Study Adds Up Economic Benefits of Conservation

National Geographic News
August 19, 2002
Shell-shocked investors bouncing between stocks, bonds, and real estate
are putting their money in all the wrong places, according to a paper
published in Science magazine. The best deal going, by a wide
margin, is the environment.

An annual investment of U.S. $45 billion in preserving large tracts of wild nature, said the paper's authors, would yield an annual return to society of between $4.4 trillion and $5.2 trillion in "ecosystem services" like water filtration and climate regulation, a 100 to 1 return on the investment (ROI).

Greenbacks aren't rushing into green causes because the market-based economy doesn't tell the whole financial truth, according to Robert Costanza, director of the Gund Institute for Ecological Economics at the University of Vermont and one of the paper's co-authors.

"Converting ecosystems typically benefits only a few private individuals," he says. "Leaving wild nature wild produces benefits in the form of ecosystem services, but these services are public, rather than private goods. They serve society as a whole and aren't captured by the imperfect market."

In economics, a "public good" is one that benefits everyone, whether they pay for it or not. For example, a private good like a car benefits only the person who buys it, while a public good like clean air benefits everyone.

Markets work on the idea that people will pay for the best goods, which motivates producers to provide them. Prices—which are determined in part by how much people are willing to pay for something—tell producers what the best use of their resources would be. That way, members of society get what they want.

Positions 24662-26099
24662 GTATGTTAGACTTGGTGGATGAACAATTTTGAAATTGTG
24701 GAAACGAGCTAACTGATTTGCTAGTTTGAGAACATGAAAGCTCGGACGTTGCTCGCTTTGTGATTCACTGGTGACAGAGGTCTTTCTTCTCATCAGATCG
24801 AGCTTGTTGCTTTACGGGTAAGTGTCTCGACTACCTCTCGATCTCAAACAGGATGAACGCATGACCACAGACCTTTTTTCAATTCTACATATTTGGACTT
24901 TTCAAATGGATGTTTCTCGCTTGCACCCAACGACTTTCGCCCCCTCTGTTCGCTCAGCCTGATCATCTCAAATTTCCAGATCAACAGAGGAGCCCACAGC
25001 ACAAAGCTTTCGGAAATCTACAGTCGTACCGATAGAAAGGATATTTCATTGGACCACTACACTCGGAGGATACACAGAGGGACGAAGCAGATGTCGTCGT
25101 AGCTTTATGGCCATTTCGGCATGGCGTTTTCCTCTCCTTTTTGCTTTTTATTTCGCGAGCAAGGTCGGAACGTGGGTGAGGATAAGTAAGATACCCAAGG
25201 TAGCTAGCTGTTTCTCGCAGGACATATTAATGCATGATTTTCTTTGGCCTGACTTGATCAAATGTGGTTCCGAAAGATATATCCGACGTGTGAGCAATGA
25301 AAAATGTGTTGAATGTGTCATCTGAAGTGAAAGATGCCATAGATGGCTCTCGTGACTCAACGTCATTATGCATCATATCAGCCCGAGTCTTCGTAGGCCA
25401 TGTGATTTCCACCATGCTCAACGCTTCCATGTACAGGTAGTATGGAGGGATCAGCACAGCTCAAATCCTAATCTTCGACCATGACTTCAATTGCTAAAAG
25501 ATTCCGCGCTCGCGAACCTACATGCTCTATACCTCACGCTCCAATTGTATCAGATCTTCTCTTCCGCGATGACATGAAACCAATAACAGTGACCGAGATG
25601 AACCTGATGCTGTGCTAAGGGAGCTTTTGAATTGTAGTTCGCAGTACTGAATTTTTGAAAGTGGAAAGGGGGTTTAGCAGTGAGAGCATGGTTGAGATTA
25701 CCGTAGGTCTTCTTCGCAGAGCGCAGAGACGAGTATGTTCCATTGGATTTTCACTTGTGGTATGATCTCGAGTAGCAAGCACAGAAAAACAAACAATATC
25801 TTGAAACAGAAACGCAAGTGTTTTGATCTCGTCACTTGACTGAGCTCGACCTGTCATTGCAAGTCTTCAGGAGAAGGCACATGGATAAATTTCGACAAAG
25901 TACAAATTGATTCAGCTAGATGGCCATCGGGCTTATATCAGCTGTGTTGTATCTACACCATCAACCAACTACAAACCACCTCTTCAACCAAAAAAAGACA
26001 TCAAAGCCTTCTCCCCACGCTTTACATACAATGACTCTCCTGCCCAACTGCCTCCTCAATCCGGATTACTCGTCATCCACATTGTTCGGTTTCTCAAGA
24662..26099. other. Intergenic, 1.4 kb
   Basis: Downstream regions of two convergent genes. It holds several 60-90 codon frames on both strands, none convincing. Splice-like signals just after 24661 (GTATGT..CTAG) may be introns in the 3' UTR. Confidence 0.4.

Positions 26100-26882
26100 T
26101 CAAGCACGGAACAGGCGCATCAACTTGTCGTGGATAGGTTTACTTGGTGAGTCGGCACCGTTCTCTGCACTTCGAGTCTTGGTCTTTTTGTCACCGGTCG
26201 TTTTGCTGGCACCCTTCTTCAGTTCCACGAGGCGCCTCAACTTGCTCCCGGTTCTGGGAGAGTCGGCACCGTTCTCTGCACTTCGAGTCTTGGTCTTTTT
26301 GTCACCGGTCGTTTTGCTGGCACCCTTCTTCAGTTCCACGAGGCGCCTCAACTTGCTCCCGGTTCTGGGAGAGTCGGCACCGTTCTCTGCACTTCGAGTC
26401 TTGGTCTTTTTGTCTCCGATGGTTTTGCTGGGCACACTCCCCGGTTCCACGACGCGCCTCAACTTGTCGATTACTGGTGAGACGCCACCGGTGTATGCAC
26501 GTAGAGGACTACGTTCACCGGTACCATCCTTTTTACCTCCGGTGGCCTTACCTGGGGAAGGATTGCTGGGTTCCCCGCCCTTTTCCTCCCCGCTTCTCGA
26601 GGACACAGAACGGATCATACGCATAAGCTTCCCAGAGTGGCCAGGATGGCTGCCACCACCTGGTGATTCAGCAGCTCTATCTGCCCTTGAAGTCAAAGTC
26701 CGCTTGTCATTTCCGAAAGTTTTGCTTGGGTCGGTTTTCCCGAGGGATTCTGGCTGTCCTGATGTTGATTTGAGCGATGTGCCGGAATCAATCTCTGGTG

But most economists agree that markets have trouble providing public goods, because an individual doesn't lose the public good if he or she decides not to pay for it. A person can't buy clean air just for him or herself—he or she has to buy it for everyone. This means that it isn't profitable for private companies to provide things like clean air or military defense. Prices thus don't give producers a motivation to produce things that people want, but can't buy for themselves.

Calculating the Real Costs

The paper constructs a careful argument to recast the globe's balance sheet so it takes into account environmental research about the relative benefits of developed and undeveloped ecosystems.

Costanza and his co-authors first wanted to determine the full economic impact of developing wild areas, adding environmental factors to the mix.

They identified five studies that compared diverse "biomes," or massive ecosystems, before and after development took place—for instance, a tropical forest in Selangor, Malaysia that was converted to high-impact logging and a mangrove system in Thailand that became an aquaculture and shrimp-farming economy.

The authors list numerous ways that people benefit for free from natural ecosystems—"aesthetically and culturally; via the provision of ecological services such as climate regulation, soil formation, and nutrient cycling; and from the direct harvest of wild species for food, fuel, fibers, and pharmaceuticals." Based on past studies that estimate how much people would pay for these benefits if they weren't free, Costanza's team calculated that the environment provides people with $38 trillion per year in services.